The Earrings of Madame de ...
I put off watching this for a long time. In retrospect, I simply had put far too much faith in the description on the back of the box. It’s a mistake I’m often guilty of. I know nothing about most of these films, so that’s the only judge I really have on what to watch. At any rate, I was expecting something of emotional intensity, and therefore never felt like I was in quite the right mood. Had I known that this was really much fluffier I might have had less resistance to it.
I didn’t like this movie. I think the problem is me really, not the film itself. Perhaps I remain in too cynical a place. Or maybe the exact opposite actually, perhaps I’m in too happy and hopeful a place. In either respect, I just don’t enjoy stories about unlikable people. It hasn’t changed throughout this project, and it often puts me on the outs with an otherwise phenomenal film like this one.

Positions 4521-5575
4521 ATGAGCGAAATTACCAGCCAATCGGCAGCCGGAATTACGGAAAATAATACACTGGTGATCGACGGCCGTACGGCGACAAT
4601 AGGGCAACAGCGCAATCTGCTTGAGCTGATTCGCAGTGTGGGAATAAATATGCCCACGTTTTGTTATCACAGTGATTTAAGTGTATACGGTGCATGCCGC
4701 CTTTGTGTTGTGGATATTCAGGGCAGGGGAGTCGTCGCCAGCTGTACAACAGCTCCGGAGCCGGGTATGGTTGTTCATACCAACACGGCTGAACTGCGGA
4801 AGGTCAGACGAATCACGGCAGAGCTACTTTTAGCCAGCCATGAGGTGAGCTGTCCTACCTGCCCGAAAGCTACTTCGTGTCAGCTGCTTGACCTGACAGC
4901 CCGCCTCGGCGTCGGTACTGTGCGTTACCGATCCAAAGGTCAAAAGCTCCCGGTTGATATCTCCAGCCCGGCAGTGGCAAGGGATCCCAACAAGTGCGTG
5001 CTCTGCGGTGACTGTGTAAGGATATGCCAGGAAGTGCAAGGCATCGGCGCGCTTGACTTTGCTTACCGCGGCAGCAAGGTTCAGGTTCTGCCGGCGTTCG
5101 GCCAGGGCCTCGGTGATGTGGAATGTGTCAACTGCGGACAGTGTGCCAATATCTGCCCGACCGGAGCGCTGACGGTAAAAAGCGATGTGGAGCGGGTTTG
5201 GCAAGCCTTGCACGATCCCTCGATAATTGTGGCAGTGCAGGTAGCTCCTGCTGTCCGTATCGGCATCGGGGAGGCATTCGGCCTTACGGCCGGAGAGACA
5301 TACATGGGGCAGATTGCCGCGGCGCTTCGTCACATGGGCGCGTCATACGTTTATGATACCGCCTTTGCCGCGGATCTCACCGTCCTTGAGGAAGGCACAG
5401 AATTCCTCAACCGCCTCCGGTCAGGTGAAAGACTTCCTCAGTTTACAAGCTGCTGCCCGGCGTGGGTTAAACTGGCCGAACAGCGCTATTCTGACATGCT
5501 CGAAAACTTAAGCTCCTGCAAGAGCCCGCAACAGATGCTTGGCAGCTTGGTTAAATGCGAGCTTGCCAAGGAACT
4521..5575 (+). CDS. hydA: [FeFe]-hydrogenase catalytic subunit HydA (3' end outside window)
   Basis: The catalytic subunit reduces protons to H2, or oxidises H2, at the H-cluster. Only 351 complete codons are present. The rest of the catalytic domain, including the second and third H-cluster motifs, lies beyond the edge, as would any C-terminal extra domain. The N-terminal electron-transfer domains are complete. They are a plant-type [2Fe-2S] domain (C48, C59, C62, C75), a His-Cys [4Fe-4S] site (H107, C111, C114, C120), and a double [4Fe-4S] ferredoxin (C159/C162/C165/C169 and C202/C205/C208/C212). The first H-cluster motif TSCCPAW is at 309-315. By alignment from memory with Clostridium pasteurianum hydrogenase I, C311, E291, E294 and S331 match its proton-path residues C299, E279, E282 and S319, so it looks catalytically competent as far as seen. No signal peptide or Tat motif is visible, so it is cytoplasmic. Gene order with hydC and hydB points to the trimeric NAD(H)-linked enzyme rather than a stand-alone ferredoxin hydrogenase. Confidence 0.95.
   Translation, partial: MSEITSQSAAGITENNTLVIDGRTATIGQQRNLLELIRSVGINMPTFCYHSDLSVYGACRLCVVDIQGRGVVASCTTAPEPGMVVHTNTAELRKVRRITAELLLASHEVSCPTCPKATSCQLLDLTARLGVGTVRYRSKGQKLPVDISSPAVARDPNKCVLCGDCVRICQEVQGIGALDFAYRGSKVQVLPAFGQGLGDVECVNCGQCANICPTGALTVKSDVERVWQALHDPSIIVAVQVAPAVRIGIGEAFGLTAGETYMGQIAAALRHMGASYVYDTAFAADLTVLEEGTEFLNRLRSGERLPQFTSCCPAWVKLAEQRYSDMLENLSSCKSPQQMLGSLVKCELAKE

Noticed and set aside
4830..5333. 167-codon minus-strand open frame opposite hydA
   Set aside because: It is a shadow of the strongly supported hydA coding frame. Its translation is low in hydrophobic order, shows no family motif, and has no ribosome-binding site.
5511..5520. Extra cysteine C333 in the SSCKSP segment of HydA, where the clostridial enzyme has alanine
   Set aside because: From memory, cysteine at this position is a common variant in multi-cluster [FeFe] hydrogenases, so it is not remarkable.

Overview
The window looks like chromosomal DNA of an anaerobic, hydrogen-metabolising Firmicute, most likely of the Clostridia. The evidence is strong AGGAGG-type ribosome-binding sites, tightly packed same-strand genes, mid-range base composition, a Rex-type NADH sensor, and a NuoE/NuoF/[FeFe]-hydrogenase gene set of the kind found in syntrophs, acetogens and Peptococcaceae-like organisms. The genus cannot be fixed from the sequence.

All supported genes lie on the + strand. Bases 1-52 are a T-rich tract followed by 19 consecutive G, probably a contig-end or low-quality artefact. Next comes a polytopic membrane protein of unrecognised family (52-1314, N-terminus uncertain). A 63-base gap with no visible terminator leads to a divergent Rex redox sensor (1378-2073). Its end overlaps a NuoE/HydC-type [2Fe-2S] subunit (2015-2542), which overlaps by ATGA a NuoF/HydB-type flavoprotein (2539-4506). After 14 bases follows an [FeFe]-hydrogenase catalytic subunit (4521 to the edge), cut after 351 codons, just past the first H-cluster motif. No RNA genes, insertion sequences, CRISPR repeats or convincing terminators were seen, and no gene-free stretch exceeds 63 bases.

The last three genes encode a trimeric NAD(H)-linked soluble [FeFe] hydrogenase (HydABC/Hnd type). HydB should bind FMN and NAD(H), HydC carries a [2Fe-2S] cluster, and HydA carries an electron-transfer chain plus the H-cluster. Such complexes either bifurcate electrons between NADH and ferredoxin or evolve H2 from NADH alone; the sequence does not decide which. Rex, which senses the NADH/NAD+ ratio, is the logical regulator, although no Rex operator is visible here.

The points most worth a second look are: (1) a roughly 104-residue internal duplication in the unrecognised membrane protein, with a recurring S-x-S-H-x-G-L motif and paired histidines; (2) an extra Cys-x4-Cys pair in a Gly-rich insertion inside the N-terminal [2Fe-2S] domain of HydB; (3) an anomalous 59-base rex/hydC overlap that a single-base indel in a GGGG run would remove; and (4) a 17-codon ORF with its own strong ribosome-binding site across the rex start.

This is the story of a woman whose full name we never learn. She is simply Madame de ..., the wife of a count and military general. At the beginning of the film she is pawning the earrings he gave her as a wedding present, due to some unexplained financial debt. That leads to a web of coincidences that ultimately doom her marriage, and maybe her life.
My problem is that we are never given a reason to care what happens to this woman. She’s unbelievably spoiled, but also a prisoner of her circumstance. Her husband clearly loves her, but their marriage is one of formality of role adherence. He has his own mistress, which is apparently fine, but she’s only allowed to flirt, never allowed to take it further than that. Which is fine, until she falls in love.
But her love story isn’t given any weight either, not really. Why does she love the Baron? Because she does. Why is she willing to risk everything for him? Because she is. Why does her husband keep covering for her, until he doesn’t? Because. Ultimately, I just didn’t feel anything for anyone in the story. If anything, I had the most sympathy for her husband, and he’s pretty clearly a controlling philanderer. That’s a hard story to feel passionate about.